Better Days Ahead in the
Practice of Management
In case you haven't noticed, the people who serve at the top levels of our for-profit and not-for-profit organizations these days are having a tough go of it. This is true both in the realities of everyday business as well as in the vagaries of the public eye. The "blame the boss, chairman, chief executive officer" syndrome is alive and well.
The disposal of Gray Davis is a prime example, in two ways: one, he wasn't an effective leader, and two, he didn't even know how bad he was and therefore didn't fix his terrible image problem. So, we kicked him out for a bad, but wealthy, actor. But in the hubbub it must be remembered that most of the problems for which Davis was blamed did not originate with him.
Similar things are happening in the world of business. For every golden billionaire that runs off with his wives and mistresses in tow to Fiji there are 3 or 4 hundred leaders who had their kachungas cut off because they failed to make enough money, earn enough market share, sell enough widgets, or get themselves on Wall Street Week often enough.
The problem, of course, is that the actual practice of management, let alone it's glorified cousin, leadership, is mastered only after a number of stumbling, bumbling, vain attempts to work with people and other resources to achieve a desired goal or two. That so many people fail at it is no surprise; that so many succeed is the miracle.
Ask the best people in business today how they learned to manage and you are likely to get a real smorgy of answers, from watching their parents raise their siblings, to how their best coaches conducted practices, to how the corner grocer did business. I would become immediately depressed to know how many MBAs in finance our business schools graduate every year, because that number has an infinite lead over the number of MBAs in people.
In spite of the fact that there are almost as many books at Borders about leadership as weight loss, there is no way to learn to manage people by reading about how Electron Jack Welch did it for General Electric, for example. Clean living, good diet, and the right clothes are nice but they are of no help in leading. Having a lot of money is not bad but won't help you make people want to do anything they don't see value in doing. "Because I said so" works at home but not in the office.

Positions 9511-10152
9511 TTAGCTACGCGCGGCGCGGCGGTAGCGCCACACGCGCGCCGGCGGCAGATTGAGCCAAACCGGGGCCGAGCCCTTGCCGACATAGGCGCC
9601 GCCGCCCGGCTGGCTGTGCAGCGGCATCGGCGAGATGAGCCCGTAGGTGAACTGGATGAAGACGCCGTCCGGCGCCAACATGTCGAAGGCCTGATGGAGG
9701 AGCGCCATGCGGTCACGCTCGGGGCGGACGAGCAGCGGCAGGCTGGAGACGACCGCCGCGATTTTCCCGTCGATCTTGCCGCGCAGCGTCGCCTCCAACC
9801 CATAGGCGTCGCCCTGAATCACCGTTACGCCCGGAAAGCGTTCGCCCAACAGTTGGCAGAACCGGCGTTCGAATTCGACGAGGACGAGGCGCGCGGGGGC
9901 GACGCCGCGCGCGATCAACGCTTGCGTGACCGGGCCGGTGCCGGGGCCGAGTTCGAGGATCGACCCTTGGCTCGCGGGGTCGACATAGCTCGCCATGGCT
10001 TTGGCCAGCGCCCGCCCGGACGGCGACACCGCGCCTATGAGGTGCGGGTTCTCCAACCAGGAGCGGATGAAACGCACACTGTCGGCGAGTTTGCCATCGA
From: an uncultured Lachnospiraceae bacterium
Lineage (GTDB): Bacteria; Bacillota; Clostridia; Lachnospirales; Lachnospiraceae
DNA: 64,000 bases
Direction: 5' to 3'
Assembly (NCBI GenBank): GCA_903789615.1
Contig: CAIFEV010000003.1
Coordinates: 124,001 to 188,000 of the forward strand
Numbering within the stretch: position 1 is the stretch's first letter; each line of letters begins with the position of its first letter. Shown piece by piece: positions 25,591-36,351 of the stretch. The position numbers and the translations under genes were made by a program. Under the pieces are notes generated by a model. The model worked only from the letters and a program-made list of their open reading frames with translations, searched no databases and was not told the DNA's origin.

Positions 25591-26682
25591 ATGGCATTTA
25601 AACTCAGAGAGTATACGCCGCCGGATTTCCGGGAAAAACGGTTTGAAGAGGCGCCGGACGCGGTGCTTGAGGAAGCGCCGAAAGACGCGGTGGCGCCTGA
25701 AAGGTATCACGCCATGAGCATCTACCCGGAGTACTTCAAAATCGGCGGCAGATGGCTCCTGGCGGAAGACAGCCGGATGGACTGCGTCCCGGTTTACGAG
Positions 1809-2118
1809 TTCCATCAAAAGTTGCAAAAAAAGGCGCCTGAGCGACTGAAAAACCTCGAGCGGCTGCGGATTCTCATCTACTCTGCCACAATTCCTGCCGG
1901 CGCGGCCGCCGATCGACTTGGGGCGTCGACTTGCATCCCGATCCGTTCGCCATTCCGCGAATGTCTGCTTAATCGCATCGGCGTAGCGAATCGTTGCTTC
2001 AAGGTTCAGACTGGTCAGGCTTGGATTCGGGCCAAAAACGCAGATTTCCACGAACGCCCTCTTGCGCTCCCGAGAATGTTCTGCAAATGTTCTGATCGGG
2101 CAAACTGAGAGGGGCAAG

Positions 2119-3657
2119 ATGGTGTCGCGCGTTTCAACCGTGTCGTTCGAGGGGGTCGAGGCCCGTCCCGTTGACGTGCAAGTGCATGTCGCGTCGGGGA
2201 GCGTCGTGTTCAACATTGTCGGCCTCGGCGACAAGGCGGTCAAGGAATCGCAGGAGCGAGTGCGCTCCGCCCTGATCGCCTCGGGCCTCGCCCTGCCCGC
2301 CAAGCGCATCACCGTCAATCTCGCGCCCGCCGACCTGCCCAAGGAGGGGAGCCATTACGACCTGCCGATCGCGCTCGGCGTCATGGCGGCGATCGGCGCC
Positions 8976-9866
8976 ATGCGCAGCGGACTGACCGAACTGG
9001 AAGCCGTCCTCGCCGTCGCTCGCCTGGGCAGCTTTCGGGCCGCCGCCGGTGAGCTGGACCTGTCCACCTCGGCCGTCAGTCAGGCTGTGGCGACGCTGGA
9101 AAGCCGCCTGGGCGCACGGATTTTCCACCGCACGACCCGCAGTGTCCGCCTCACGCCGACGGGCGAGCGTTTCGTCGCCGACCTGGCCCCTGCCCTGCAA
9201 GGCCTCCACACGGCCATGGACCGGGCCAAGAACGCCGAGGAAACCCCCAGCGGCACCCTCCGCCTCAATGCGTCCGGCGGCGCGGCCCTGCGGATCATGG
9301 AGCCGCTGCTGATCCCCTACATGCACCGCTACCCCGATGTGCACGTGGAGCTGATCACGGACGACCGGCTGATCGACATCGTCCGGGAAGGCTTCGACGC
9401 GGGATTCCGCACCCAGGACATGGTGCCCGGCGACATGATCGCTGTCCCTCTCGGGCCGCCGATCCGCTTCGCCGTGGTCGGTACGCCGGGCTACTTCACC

We the people are just too smart today. We can spot a phony a mile away, and no amount of pedigree will cover the butt of an incompetent leader. Say what you want about our current president, but I find it comforting to know he graduated from Harvard Business School. It means any of us have a chance.
In my 31 years of business life I have been associated with a few exceptional managers. One size, one style, one background does not fit all, though there are some common elements. They have nothing to do with breeding, looks, hairstyle, or education. They have very little to do with who the person is. They have everything to do with how he or she behaves.
The best leaders have a strategic plan. The plan is exciting. Everybody understands it and has a role, a real chance to make a contribution. Accountability, like the flu, is a shared experience. So is responsibility. We need both to make for wholeness on the job. The quickest way to create a low motivation environment is through an imbalance of these two key ingredients.
The best leaders have clear goals. Around our office, we need 8.5 enrollments a week to meet our yearly revenue target. We have a scoreboard that everybody can see. We can all influence what numbers go on the scoreboard. We don't have to ask where we stand.
The best leaders are genuinely excited about what they do and about the people with whom they work. That excitement literally never ceases. It infects everybody in the office. Like good sex in a marriage, leader-initiated excitement gets the organization through the rough spots.
The best leaders have knowledge. Not about everything but about what is important. The more expert they are, the better the people around them perform. Bill Walsh was more than a coach; he created a system of offense that borrowed from the best brains he'd worked with and turned it into an art form.
Most important of all, the best leaders love people. They love their employees, their customers, their suppliers, their competitors, their detractors, and their admirers. Love itself is under appreciated as a business tool. It is probably the single biggest difference maker between the boardroom and death row. I'm not saying to get up and go kiss your cube mate. I am saying that when you make your people feel more important, you become more important to them. That's leading.
Skip Corsini is a Performance Consultant with Dale Carnegie Training in San Francisco. Contact Skip by e-mail: firstname.lastname@example.org .
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